Not quite the pattern: Greenland selling development sites, not completed condos

Real Estate Weekly, reporting on trends in Chinese investment in New York City, on 11/18/15 quoted Jim Costello, a senior vice president at research firm Real Capital Analytics:
“They’re typically building high-end condos, build it and sell it. Capital return is in a few years. That’s something that is ingrained in the companies that have been coming here because that’s how they’ve grown in the last 35 years. It’s always been a development game for them. So they’re just repeating their business model here,” he said. When I read that last November, I didn't think it necessarily applied to Atlantic Yards/Pacific Park, now 70% owned (outside of the Barclays Center and B2 modular apartment tower), by the Greenland Group, owned significantly by the Shanghai government.
A majority of the buildings will be rentals, some 100% market, some 100% affordable, and several--the last several built--are supposed to be 50% market/50% subsidized. (See tentative timetable below.)

Selling development …

Atlanta's Atlantic Yards moves ahead

First mentioned in April, the Atlantic Yards project in Atlanta is moving ahead--and has the potential to nudge Atlantic Yards in Brooklyn further down in Google searches.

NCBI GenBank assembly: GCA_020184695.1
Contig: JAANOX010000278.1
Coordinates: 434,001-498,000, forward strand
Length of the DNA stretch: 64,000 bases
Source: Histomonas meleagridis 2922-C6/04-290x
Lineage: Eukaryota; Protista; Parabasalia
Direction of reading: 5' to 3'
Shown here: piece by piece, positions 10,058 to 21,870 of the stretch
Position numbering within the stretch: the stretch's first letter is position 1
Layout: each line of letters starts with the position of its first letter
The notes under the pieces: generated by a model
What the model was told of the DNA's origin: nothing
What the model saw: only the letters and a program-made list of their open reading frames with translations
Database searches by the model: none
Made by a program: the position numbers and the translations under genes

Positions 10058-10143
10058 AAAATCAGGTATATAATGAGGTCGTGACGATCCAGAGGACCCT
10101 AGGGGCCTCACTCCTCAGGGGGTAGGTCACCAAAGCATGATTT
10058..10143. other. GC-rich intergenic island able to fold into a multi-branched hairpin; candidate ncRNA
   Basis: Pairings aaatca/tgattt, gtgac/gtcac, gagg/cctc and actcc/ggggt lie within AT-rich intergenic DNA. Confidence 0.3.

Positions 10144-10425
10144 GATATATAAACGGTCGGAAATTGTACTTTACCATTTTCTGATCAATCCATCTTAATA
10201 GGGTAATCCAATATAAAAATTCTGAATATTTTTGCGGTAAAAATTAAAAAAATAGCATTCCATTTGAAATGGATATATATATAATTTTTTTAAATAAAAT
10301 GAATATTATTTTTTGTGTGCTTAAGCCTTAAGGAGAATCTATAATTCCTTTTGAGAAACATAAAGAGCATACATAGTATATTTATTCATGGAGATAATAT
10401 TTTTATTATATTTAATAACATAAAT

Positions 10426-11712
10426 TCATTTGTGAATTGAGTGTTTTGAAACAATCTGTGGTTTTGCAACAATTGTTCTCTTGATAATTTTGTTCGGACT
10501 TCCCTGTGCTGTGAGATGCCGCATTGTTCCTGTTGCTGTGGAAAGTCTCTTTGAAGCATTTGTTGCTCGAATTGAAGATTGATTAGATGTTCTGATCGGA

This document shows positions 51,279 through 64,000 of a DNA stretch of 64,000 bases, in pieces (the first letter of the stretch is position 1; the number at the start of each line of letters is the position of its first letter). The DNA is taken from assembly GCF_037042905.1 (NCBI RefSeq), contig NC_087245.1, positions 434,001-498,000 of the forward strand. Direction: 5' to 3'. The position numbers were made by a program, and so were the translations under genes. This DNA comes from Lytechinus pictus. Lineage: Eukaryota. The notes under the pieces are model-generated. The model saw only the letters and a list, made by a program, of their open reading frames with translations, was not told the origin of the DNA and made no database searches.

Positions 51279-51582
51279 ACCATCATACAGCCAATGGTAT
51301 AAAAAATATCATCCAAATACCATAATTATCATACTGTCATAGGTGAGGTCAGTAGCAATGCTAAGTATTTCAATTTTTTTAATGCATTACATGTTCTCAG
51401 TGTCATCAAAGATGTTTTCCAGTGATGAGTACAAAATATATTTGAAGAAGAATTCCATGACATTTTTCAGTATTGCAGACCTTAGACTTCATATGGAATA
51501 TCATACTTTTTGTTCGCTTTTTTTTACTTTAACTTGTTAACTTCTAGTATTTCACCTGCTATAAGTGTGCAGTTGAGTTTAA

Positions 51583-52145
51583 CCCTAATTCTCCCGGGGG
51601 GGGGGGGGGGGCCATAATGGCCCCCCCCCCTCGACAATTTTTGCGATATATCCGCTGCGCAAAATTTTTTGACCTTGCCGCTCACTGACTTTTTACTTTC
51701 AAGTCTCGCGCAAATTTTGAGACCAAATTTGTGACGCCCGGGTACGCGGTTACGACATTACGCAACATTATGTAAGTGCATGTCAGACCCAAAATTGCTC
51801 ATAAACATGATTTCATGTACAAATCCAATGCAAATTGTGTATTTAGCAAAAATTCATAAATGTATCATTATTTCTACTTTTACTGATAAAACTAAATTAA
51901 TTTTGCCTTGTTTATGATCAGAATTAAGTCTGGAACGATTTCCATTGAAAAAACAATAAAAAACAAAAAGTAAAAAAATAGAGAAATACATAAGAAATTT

According to a 5/30/17 press release, Hines and Invesco Real Estate Announce T3 West Midtown and Atlantic Yards:
Hines, the international real estate firm, and Invesco Real Estate, a global real estate investment manager, today announced a joint venture on behalf of one of Invesco Real Estate’s institutional clients to develop two progressive office projects in Atlanta totalling 700,000 square feet. T3 West Midtown will be a 200,000-square-foot heavy timber office development and Atlantic Yards will consist of 500,000 square feet of progressive office space in two buildings. Both projects are located on sites within Atlantic Station in the flourishing Midtown submarket.
Hines will work with Hartshorne Plunkard Architecture (HPA) as the design architect for both T3 West Midtown and Atlantic Yards. DLR Group will be t…